WDFW Posts Puget Sound Chinook Presentation For Today’s Commission Meeting

Ahead of this afternoon’s Fish and Wildlife Commission briefing, WDFW staffers have posted their presentation on the controversial proposed Puget Sound Chinook Harvest Management Plan.

The 52-page PDF is here and outlines the background on the salmon stock’s 1999 Endangered Species Act listing, its further declines, the reasoning behind the federal-court-mediated update of the previous plan, impacts the plan could potentially have on sport and tribal fisheries, and what’s next.

AN IMAGE FROM TODAY’S WDFW PRESENTATION TO THE FISH AND WILDLIFE COMMISSION. )WDFW)

Just as retired WDFW biologists and others have focused their attention, the presentation takes a deep dive on Stillaguamish Chinook — the river system has two runs, summers and falls — because as the document notes, it’s “likely to be one of the most constraining stocks.”

For the state and Stillaguamish Tribe, “extirpation of this population is not an option.”

The presentation puts forth several scenarios about how different Stilly forecasts could impact fisheries under the proposed plan, acknowleding sharp reductions to sport and tribal commercial and ceremonial fisheries under low returns to them possibly not being needed to meet goals with higher abundances.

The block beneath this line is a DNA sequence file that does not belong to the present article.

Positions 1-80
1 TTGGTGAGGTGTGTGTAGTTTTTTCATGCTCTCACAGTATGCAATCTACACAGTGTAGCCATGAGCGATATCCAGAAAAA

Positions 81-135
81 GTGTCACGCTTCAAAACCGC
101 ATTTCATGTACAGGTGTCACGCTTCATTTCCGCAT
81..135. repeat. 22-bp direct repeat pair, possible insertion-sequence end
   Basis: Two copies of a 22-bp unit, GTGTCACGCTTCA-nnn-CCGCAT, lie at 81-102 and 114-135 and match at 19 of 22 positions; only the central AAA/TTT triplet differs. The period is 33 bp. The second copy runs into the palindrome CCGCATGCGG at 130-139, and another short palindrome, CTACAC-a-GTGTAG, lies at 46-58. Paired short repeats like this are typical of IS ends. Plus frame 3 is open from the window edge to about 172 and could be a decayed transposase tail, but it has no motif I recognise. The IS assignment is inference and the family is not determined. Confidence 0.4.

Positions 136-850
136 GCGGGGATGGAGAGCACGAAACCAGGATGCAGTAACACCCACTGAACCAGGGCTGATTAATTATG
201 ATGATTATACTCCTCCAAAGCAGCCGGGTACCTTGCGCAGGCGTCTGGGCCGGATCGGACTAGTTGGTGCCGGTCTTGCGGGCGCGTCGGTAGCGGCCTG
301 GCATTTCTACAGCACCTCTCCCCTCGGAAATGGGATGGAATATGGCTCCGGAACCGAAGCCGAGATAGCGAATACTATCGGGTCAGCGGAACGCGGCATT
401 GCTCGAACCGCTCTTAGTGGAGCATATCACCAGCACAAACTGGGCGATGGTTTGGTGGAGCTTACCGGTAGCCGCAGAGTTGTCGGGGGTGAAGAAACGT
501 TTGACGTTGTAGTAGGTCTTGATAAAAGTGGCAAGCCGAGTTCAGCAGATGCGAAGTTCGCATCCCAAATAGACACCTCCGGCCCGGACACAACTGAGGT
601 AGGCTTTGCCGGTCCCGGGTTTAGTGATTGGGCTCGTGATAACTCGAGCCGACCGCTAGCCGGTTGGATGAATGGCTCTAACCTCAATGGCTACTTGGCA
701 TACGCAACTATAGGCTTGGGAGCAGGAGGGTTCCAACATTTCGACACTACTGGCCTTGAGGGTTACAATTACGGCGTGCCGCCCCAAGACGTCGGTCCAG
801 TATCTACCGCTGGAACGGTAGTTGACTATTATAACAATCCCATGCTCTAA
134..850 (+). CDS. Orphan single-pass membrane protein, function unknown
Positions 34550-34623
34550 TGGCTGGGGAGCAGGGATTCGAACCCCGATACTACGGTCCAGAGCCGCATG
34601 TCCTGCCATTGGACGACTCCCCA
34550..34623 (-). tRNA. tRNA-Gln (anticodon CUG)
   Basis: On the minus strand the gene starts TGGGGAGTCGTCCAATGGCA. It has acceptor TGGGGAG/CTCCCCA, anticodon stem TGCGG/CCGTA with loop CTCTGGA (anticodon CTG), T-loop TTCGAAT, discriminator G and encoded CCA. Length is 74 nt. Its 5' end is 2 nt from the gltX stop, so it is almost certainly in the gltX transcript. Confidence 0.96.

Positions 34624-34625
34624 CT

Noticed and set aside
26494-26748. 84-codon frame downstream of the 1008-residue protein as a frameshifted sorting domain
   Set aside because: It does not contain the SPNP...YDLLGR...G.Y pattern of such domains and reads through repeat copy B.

Tying in the plight of southern resident orcas, the presentation says that the National Marine Fisheries Service has updated its maximum impact rates for several key Chinook stocks, lowering them.

And it says that NMFS has concerns with the plan as is and whether it “represents an acceptable level of risk for Puget Sound Chinook.”

The presentation states:

“Additional constraints on fisheries are likely needed in the new plan given decline in abundances and lower RER [rebuilding explooitation rate] values. This is a hard message to accept given that majority of Puget Sound recreational fisheries are mark -selective for Chinook, and that many of the impacts on Puget Sound stocks occur in fisheries north of Washington.”

But it also says that accepting higher levels of risk should come with mitigation strategies — “an approach used in prior plans where harvest rates were higher than NOAA was comfortable with as a starting point” — and points to possible additional measures such as increased hatchery production, marking fish different and habitat work.

More details after today’s conference.

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